Miles Williams, general manager for Citroen Australia, recently spoke about the introduction of the model, saying,
"The DS3 is a bold, definitive statement of intent for Citroen and a confident step in the opposite direction to its main competitors; it brings a real alternative to a market sector dominated by retro designs. DS3 is about modernity, creativity, individual style and a driving experience packed with personality."
Even though some of Williams' spiel is typical marketing claptrap, most elements of the car's supposed philosophy are true. Citroen says that the DS3 is 'anti-retro', in that it takes an all-new, modern approach to design and function which could easily turn it into a future classic.
Rival cars in the market sector - the Mini Cooper, the Renault Clio and the Fiat 500 - are all trying to be something they used to be. The Mini, for example, is an excellent car, don't get us wrong, but it's like the original in some respects; twitchy and bumpy, plucky and even humorous on certain levels.
The new DS3, as referenced by evo magazine in the UK - who have driven and compared all four - say the DS3 uses 'lighter steering and serene suspension,' and 'feels nonchalant and grown-up' compared to the Mini. They also say the DS3 feels more connected to the road than it's rivals during turns, especially on bumpy roads.
The Mini, the Fiat 500 and the Renault Clio are all great tools for seeking attention. But the DS3 steps into the market with a slightly more, typically Citroen (French), arty presence. Take the reversed 'shark fin' B-pillar, the 'floating' roof (prominent black pillars which make the roof look detached when colour-coded), the ever-so-popular LEDs slotted down each corner of the front bumper for instance - all these features are every modern element in car design, packaged together into one car.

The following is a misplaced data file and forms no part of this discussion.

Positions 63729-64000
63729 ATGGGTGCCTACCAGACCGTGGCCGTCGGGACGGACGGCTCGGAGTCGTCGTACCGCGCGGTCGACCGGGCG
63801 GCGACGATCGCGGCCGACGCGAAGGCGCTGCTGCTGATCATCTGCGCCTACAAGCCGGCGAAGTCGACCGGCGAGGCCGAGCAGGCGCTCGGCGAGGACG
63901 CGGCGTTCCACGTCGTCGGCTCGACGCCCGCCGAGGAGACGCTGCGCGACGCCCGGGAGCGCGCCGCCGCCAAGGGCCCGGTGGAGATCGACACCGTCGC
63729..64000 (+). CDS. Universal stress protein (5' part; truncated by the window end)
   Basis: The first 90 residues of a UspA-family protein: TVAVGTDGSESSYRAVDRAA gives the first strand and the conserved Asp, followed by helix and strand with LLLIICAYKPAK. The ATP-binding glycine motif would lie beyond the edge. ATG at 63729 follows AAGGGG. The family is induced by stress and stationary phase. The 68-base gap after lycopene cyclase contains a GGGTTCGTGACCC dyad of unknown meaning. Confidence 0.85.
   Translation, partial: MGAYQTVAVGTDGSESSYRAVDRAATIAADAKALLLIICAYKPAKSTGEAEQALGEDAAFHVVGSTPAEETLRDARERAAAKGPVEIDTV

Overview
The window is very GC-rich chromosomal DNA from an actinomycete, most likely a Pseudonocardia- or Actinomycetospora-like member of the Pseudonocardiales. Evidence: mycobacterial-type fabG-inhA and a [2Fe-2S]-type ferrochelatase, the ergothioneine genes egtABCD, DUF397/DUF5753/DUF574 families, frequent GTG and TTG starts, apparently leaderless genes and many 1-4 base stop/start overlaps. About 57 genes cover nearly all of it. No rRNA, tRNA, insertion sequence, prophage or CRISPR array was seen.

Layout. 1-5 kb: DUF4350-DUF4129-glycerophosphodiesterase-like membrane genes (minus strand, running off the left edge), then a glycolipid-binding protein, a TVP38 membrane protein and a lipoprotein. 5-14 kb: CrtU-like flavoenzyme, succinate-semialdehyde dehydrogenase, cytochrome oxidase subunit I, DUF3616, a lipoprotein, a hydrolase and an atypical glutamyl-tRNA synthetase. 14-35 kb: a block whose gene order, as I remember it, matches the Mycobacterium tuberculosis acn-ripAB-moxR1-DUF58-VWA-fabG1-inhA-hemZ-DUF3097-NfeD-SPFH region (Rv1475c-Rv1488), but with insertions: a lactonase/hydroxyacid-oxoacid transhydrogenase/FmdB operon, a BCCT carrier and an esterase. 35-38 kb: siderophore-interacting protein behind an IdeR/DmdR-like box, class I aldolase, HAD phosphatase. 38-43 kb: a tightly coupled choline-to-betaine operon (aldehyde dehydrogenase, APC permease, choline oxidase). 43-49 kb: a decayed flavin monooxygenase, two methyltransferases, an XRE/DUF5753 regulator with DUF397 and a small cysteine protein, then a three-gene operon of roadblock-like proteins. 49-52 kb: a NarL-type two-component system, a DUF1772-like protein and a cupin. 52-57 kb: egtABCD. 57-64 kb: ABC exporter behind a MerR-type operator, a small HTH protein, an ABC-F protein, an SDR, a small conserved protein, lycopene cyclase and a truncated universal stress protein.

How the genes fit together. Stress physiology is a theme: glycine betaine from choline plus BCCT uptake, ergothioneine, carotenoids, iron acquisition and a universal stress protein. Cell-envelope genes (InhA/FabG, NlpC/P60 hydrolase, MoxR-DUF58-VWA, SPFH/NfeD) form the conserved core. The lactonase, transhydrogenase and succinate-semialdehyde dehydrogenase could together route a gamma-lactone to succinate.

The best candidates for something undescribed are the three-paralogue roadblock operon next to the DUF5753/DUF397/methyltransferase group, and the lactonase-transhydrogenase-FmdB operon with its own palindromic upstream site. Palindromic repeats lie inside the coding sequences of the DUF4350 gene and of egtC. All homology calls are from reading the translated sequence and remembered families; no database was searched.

Citroen says the car has been awarded a five-star NCAP rating, too, so it's not just an ice-brittle art exhibit. It offers all the usual safety acronyms such as stability control (ESP) and emergency brake assist and electronic brake distribution (EBA and EBD). The car also features six airbags and a reinforced body structure.
We're very excited about this car. It has it's own identity and it's not trying to compete with the rivals, by being a rival. Civilised comfort is merged together with modern technology and a zippy yet frugal performance underpinning. Speaking of which, the DS3 comes with a 1.6-litre turbocharged engine (similar to the Mini Cooper S), outputting 115kW. There's also an 88kW non-turbocharged engine on offer.
The 88kW engine comes in automatic transmission form while the 115kW is offered with a six-speed manual. Both engines are differentiated by trim levels; DStyle and DSport, respectively.
Inside there's seating for five adults, USB and iPod compatibility and an eight-speaker in-car entertainment system. There's also 285-litres of boot space which compares well to the Fiat 500's 185-litres, the Mini Cooper's 160-litres and only beaten by the Renault Clio's 288-litres.
Pricing for the Citroen DS3 DStyle starts at $32,990 and $35,990 for the DSport. It really is a bargain and a very worthy option that anyone in the market should seriously consider.
Overall, it's a great-looking modern hatch, backed by a good price tag and a well-equipped cabin and engine compartment. Phat, as they say in Europe.